|The game Liquid War (which was first used in a Biomodd context in the Sint-Niklaas workshop) was installed on all the computers integrated in the tower.|
||One last (and humorous) detail: a resurrected Windows 3.11
machine connected to a keyboard with seedlings growing on it. The
screensaver reads, "I am so old, I am overrun by plants."|
Who was involved
Angelo traveled from Belgium with artist/rigger Nic Geeraert, who became the
backbone of much of the larger-scale construction and rigging. We started off
with two regular workshop participants from the art pedagogy program at
the university in Maribor, Monika
Pocrnjić and Maruša Novak; we ended with two more regular student
participants, Simon Repnik and Špela Kobal. The work they put in was
simply fantastic. They also helped us get the 3rd and 4th year students
(led by their professor Dušan Zidar) of their program to contribute
some of their time to the workshop, too. Simon Sedmak was KIBLA's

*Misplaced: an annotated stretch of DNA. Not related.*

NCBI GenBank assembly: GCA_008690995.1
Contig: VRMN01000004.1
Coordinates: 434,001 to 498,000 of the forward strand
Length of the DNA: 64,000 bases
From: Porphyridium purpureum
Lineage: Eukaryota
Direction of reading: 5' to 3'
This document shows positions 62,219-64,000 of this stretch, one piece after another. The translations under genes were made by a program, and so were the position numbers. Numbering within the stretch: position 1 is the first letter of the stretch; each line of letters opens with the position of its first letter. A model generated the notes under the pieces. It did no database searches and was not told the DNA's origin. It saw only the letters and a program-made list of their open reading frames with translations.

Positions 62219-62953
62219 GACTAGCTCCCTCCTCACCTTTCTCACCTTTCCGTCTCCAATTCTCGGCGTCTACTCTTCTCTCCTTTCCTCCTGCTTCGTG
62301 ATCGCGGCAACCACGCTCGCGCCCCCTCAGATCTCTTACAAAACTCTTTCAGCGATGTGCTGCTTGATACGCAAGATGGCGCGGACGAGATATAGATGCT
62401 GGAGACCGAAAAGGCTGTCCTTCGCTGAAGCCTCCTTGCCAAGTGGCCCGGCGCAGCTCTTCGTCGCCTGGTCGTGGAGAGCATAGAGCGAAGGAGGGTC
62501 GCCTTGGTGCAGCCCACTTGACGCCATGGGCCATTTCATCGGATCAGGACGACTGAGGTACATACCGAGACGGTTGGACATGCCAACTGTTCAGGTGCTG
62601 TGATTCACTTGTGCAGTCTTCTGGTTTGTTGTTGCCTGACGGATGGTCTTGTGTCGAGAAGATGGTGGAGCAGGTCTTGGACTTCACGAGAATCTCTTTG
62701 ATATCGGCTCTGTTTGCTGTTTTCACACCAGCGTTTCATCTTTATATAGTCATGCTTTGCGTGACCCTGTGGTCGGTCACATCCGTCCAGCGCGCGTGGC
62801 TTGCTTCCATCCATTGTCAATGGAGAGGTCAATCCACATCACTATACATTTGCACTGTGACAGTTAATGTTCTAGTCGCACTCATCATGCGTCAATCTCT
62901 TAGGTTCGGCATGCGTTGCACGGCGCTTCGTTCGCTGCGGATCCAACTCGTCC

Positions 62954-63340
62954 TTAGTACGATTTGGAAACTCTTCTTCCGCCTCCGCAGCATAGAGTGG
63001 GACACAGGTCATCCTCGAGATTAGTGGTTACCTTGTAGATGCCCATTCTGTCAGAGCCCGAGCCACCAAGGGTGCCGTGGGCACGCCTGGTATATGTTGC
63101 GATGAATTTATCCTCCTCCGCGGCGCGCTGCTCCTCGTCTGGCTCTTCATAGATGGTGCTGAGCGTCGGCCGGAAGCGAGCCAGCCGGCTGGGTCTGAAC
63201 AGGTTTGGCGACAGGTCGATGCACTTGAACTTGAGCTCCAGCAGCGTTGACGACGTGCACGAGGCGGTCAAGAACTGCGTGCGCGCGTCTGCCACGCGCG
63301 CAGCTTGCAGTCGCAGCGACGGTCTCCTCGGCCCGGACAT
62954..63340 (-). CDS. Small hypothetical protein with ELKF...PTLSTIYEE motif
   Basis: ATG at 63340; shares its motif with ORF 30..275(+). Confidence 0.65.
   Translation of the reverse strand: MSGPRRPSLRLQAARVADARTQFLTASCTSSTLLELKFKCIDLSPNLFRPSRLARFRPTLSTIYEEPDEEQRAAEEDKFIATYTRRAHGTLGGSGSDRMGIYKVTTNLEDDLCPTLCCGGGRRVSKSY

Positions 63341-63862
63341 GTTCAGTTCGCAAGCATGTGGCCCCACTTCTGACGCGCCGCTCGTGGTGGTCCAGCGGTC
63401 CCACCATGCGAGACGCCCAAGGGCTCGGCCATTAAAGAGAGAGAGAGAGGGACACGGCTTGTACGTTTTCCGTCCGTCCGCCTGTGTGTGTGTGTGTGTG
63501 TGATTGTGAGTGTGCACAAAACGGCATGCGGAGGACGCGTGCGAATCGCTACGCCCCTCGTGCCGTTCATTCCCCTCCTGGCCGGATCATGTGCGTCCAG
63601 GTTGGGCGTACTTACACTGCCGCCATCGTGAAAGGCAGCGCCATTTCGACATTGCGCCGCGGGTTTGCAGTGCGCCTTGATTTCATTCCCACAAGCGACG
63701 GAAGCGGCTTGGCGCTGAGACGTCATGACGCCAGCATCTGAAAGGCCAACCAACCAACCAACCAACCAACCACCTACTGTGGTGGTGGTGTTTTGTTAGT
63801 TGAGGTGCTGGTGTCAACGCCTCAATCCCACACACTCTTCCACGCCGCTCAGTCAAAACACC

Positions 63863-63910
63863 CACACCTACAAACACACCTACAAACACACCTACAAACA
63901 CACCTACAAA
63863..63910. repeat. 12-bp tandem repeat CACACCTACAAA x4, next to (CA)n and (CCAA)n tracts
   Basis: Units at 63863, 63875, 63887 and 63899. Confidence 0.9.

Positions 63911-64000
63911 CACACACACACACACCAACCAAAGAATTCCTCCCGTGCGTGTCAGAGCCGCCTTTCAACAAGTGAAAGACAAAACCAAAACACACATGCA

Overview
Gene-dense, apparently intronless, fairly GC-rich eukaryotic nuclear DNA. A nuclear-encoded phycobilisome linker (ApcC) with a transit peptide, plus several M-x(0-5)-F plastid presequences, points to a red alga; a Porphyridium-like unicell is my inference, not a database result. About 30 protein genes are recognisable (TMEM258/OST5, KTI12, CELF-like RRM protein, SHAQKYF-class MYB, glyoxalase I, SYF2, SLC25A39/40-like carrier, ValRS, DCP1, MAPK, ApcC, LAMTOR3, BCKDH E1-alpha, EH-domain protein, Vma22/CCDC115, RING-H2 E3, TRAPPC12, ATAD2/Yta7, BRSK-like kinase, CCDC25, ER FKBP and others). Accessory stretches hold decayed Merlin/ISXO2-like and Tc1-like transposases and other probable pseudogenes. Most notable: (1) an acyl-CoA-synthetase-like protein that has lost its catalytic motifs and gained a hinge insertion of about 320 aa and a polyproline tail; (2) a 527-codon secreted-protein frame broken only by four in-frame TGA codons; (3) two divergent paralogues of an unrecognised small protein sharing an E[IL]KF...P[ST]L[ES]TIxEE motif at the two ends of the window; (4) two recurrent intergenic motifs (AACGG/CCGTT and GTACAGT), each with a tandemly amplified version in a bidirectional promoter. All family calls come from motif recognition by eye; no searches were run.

technical person and helped sort out many of the kinks that we had with
hardware. Miha Horvat of Fundacija Sonda coordinated a lot of the logistics
that made the workshop run.
Finally, the workshop would not have been
possible at all without the support of Aleksandra Kostic and Dejan
Our thanks also go to all the other staff of KIBLA, who did fabulous work in supporting our many needs (some of which included eating, drinking, and kicking back).
There are so many nice things and new experiences which have been learned in the last Biomodd Workshop in Maribor, Slovenia. Nicely connected technology and nature left a big impression, at least for me :) It was really an intensive 10 days workshop, and I felt really bad for those days which I could not participate. In the beginning I had NO idea about software and hardware. Nothing! But on the first day, we made a lot of computers working, installed Ubuntu and learned how to interact technology and nature. And in following days it was like everything was going so fast and we were productive. At the end, I am (still) very happy for the things we did. Also because it was an nice exchange of... everything! And before I forget - I think we were a great working group, I learned a loooooot from you, guys! And everything went really dynamic also because of that. Now, I am environmentally aware as never ever before. And this is a good thing, I suppose.